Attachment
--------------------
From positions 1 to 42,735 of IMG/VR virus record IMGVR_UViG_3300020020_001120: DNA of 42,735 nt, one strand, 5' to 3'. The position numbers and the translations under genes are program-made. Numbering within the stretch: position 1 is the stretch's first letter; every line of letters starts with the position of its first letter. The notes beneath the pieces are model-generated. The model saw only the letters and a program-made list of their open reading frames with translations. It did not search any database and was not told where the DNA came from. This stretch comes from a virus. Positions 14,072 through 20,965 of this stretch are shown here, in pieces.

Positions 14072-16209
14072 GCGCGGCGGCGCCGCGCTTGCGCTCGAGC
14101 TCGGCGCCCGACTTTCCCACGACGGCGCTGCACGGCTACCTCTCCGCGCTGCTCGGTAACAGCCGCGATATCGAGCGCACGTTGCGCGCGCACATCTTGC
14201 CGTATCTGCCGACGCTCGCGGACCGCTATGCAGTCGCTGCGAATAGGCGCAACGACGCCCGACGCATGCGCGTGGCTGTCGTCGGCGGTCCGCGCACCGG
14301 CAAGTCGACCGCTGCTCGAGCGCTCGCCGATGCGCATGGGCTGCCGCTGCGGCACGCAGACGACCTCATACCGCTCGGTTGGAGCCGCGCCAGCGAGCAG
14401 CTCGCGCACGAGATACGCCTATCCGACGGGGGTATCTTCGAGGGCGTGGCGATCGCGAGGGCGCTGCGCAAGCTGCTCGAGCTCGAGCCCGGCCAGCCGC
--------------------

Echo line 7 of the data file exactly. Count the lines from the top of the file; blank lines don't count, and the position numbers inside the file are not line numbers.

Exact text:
14401 CTCGCGCACGAGATACGCCTATCCGACGGGGGTATCTTCGAGGGCGTGGCGATCGCGAGGGCGCTGCGCAAGCTGCTCGAGCTCGAGCCCGGCCAGCCGC